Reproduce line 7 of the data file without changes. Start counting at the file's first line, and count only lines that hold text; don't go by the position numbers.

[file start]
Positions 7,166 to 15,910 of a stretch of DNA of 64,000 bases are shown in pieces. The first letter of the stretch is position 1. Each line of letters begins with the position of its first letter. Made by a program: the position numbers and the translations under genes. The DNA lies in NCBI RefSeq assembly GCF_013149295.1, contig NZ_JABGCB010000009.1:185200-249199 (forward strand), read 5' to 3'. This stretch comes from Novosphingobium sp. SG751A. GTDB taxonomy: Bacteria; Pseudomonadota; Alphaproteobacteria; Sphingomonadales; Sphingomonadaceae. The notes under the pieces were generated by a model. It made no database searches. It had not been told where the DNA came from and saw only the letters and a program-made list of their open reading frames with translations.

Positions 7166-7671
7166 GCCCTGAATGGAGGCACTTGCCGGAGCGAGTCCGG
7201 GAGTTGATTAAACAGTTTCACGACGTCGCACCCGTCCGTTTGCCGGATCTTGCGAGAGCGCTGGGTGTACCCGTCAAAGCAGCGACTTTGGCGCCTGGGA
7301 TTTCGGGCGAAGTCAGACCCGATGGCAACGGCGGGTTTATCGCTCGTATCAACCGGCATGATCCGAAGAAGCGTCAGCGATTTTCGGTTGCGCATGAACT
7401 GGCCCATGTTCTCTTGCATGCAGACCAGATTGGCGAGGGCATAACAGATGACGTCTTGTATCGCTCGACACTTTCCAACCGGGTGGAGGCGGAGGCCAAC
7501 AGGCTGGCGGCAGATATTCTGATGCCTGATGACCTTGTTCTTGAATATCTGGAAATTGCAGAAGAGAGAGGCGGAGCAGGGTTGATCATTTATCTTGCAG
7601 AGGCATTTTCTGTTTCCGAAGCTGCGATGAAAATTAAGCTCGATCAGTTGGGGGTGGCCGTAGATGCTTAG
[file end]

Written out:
7501 AGGCTGGCGGCAGATATTCTGATGCCTGATGACCTTGTTCTTGAATATCTGGAAATTGCAGAAGAGAGAGGCGGAGCAGGGTTGATCATTTATCTTGCAG